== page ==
Let's take as example the following system:

$ \begin{cases} 2x + 1 = 0 \\ -x + 1 = 0 \end{cases} $

I could take x from the first and check on the second which will give me no solution. Taking from one and replacing in other guarantees safety

But if I add them together I will get x + 2 = 0 => x = -2. Checking -2 will fail in both of them. More solutions than needed are shown, and for advanced problems is not easy if possible at all to check the solutions

a = 2, b = 3 => a + b = 5, but a + b = 5 does not mean a = 2, b = 3. Even if there are the same number of equations as the number of variables, since they are on the same domain, I guess some dirty tricks can be applied so the system does not result only true solutions

What rules shall be applied to the system in order to guarantee valid solutions?

Example (please mention the mistake):

We have 2 quadratric equations f(x) and g(x). By using f(x) = g(x) we get all x coordinates of the intersection points. Let's say we want to get all point with y = 2:

$ \begin{cases} f(x) = 2 \\ g(x) = 2 \end{cases} $

The system results f(x) = g(x) or f(x) - g(x) = 0, and we said earlier that this means we get all intersection points, contrary to our rule of y = 2. In a real example we may have $f(x) = x^2 + mx + 1$ (m parameter) and some conditions that our f shall accomplish (so we can determine m). Since the system will not result only true solutions, then the method is quite useless and other ways shall be taken


2 Answers 2


When you have a system of equations, a linear combination of them produces another equation whose solutions include those of the original system. That’s an important nuance: nothing says that this single equation has exactly the same solution set as the original system, but the original system’s solutions are a subset of those of the new equation. That should make perfect sense if you think about it a bit. For example, if you have a pair of intersecting lines in the plane, every (nontrivial) linear combination of their equations describes some line that passes through the intersection point, but obviously that combined equation has other solutions as well—a whole line’s worth.

That’s what happened here. The solution set to the original system is a subset of the solutions to the combined equation $x+2=0$, just as it’s supposed to be: the empty set is a subset of any set, after all. The moral is that if you solve a derived equation in the process of solving a system of equations, you need to check those solutions for validity against the original system.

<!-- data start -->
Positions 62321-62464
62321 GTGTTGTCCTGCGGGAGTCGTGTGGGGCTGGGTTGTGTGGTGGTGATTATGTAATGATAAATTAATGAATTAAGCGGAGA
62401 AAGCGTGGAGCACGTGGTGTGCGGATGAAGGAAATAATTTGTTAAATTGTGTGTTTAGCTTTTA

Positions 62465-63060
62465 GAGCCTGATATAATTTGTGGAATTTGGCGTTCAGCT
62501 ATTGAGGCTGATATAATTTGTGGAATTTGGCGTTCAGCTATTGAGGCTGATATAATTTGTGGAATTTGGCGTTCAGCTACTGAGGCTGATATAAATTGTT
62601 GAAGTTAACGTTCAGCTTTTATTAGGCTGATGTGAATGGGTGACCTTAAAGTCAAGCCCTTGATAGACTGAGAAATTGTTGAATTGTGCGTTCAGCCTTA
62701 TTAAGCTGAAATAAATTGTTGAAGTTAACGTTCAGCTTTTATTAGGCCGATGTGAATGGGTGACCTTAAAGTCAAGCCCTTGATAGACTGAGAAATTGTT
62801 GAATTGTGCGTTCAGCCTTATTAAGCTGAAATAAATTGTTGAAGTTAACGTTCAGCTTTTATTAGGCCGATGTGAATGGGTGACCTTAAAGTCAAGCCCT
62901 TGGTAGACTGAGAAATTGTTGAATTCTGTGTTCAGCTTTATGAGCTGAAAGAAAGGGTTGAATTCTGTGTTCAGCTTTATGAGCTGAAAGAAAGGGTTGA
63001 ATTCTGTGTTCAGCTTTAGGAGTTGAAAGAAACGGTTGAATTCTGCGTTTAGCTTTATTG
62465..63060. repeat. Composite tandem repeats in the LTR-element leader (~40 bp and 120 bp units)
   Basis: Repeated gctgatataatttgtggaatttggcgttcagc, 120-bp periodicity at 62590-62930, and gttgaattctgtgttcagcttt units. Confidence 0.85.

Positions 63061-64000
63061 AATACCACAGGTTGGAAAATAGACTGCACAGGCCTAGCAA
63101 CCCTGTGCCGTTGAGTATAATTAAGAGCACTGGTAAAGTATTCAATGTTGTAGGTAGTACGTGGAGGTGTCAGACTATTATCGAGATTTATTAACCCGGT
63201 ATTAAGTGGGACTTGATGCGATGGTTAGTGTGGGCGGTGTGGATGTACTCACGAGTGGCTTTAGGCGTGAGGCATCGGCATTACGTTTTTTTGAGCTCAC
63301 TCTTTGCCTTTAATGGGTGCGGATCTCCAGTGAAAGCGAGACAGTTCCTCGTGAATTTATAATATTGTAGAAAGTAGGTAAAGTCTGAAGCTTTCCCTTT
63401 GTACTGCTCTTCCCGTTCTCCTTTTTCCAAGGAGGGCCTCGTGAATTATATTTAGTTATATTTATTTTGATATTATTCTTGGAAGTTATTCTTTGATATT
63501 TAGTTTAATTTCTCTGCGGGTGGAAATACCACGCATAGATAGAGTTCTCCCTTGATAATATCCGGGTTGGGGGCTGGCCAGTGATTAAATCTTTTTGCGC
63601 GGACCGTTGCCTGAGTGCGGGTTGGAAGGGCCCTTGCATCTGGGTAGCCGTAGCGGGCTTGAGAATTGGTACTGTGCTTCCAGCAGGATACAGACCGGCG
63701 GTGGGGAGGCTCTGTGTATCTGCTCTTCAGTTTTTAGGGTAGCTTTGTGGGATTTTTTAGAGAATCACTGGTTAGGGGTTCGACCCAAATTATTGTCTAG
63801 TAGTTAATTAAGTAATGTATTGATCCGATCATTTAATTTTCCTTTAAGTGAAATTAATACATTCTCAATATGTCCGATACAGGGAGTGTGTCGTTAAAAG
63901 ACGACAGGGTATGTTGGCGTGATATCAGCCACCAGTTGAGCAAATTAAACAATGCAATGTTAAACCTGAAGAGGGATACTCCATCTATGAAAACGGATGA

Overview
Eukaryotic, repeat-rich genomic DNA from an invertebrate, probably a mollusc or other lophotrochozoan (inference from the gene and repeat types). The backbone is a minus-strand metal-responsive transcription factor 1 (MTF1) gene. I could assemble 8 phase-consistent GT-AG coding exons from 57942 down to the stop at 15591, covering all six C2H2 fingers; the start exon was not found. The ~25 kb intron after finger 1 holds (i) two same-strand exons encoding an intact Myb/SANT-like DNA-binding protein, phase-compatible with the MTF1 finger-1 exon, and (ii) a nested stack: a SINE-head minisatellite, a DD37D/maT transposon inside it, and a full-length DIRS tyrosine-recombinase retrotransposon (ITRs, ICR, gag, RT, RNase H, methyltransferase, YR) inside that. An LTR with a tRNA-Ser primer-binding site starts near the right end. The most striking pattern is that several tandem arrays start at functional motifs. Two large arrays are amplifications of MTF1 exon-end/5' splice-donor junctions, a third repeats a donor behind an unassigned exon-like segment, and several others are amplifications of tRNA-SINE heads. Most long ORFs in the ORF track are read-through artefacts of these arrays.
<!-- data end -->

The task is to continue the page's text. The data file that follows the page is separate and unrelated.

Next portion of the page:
For linear equations (such as in the first example) you need to look at how many conditions you apply over how many parameters are in question: in your example you impose 2 different conditions on x (has to equal both 1 and -1/2), therefore there is no solution. Generally speaking you can have one of three outcomes: 1. if the number of parameters exceed the number of conditions you will have infinite solutions. 2. if the number of parameters is exactly the same as the number of conditions you have a single solution. 3. otherwise there is no solution (as in your example). If you studied linear algebra - that has to do with the rank of the matrix involved.

  • $\begingroup$ So this means I shouldn't solve such systems where I have more conditions than parameters? Also, can u also explain the quadratic example I gave? $\endgroup$
    – uIM7AI9S
    Commented May 17, 2020 at 11:32
  • $\begingroup$ Not necessarily. You must first consider whether the conditions are "the same": for example $x+2 = 0, 2x+4=0$ are two conditions but are the same since they wield the same result. ($x=-2$) (we call them linearly dependent). $\endgroup$
    – Orenio
    Commented May 17, 2020 at 11:48
  • $\begingroup$ For quadratic functions it's a different ball game: If you try to find intersection points that's fine, but if you add a constraint $y=2$ then you force to find only the intersection points which also have the same $y$ value. So you may, again, have more constraints than what is feasible for the function. I have nothing very intelligent to say about quadratic equations in general without going into advanced calculus. $\endgroup$
    – Orenio
    Commented May 17, 2020 at 11:50

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